Fortunately, this handbell ensemble is full of wonderful, talented people. On the fly, they step in to help me where they can by taking on some of my right-handed ringing, and I fill in the rest when I can and use mallets when it’s too much. It doesn’t sound great, but the notes are there. I’m disappointed and frustrated, and feel like I’ve really let the group down.

After our last December concert, I finally get in to see my hand therapist, and begin twice-weekly torture sess-I mean, therapy sessions. I’ve been through hand therapy before, but holy crap this is brutal. The main problem is this massive mound of scar tissue that’s formed on the incision site, locking up major tendons and nerves and inhibiting joint mobility. The only cure for that is manual manipulation, or “massage”, but not the fun kind of massage. I sit there, squirming in my seat, trying not to scream, remembering to breathe (heavily and loudly), while she twists and pushes and pulls on the frozen tissue. I have stretches and manipulations to do at home in between sessions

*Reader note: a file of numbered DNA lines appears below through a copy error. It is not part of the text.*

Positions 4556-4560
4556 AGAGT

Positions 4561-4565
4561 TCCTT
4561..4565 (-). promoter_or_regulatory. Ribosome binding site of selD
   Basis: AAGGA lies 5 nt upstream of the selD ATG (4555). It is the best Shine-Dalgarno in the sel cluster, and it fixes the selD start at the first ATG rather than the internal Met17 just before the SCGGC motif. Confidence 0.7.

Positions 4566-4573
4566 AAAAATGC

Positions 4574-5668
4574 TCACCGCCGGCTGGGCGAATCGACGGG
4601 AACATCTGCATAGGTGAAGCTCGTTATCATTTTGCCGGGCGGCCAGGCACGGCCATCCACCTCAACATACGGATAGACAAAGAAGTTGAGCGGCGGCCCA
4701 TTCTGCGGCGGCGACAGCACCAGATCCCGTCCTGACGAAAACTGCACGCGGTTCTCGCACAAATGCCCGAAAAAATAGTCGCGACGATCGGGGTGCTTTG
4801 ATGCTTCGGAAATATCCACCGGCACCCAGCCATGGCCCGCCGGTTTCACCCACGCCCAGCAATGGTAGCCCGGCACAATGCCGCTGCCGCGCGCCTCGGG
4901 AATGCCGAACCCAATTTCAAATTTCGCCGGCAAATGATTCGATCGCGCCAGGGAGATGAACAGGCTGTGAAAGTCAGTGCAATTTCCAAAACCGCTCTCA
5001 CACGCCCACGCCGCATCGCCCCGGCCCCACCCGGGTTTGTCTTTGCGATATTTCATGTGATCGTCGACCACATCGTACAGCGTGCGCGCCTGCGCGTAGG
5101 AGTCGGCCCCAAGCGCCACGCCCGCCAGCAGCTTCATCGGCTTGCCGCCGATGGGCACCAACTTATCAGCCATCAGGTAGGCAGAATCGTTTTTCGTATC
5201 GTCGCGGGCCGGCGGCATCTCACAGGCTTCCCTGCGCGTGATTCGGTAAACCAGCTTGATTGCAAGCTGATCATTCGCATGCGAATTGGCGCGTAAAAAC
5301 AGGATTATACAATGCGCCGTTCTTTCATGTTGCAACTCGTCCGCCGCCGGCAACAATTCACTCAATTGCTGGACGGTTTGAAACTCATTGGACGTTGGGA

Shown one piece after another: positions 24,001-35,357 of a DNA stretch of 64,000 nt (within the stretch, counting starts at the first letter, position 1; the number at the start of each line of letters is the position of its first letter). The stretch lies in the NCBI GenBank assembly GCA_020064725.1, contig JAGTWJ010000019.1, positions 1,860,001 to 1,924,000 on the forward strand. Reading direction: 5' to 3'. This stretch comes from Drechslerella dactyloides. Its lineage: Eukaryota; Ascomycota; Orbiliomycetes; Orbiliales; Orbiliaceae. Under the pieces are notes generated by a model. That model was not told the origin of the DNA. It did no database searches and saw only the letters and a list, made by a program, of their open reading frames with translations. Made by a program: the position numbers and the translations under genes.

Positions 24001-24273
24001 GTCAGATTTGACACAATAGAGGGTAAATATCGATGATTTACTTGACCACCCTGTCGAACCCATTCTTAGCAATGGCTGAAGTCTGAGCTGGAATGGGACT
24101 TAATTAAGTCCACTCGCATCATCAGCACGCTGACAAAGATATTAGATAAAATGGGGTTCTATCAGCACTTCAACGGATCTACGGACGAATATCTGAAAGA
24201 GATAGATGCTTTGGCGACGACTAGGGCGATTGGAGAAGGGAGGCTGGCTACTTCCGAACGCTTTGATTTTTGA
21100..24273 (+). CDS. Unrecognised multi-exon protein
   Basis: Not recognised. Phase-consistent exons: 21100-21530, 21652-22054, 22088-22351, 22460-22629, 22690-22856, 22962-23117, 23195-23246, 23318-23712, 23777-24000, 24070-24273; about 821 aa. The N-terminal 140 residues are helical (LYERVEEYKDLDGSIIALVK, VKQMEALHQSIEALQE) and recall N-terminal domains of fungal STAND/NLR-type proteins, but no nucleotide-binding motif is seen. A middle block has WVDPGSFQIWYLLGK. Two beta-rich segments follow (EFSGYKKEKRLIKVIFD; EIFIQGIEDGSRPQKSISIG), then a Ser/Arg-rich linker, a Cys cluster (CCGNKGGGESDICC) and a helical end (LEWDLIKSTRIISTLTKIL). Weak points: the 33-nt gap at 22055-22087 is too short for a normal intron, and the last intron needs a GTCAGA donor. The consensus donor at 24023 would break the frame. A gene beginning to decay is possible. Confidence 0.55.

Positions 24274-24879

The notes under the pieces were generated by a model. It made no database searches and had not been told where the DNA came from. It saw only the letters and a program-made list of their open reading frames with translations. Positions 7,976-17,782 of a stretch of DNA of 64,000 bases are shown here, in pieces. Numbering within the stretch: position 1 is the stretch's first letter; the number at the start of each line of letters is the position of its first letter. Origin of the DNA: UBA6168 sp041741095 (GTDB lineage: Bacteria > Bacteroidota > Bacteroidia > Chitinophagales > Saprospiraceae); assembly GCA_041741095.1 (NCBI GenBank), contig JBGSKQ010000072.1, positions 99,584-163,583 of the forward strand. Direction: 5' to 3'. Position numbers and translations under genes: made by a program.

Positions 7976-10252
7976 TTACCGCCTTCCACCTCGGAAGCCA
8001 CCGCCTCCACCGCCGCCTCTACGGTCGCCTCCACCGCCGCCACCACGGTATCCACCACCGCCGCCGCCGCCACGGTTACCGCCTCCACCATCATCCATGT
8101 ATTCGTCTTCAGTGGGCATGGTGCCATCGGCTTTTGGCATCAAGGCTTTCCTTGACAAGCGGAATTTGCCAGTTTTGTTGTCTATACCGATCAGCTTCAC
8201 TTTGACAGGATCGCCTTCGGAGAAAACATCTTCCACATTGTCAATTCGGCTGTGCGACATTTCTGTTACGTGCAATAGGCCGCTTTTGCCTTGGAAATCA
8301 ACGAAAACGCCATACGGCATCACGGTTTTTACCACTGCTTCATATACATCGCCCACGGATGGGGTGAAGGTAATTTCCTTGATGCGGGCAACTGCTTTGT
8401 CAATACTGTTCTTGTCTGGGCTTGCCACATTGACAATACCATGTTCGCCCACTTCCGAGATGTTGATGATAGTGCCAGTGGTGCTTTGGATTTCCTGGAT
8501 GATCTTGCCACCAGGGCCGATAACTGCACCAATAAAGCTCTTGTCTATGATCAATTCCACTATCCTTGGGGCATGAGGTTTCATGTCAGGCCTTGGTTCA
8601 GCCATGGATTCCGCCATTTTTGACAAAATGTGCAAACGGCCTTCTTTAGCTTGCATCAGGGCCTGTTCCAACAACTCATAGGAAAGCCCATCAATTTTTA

Already, after just a few weeks, I can’t believe how much improvement I’ve made. My grip is mostly back, my mobility is much improved, and I have less tendon pain every day. Last week, she started me on strengthening exercises in addition to the passive stretches, that’s how much I’ve improved. I was excited to test my new abilities at our rehearsal, but it got canceled due to the snowstorm that blew in last Thursday. There was some debate as to whether or not we would still play our concert yesterday without rehearsing, but on Friday I got an email that we were gonna go for it.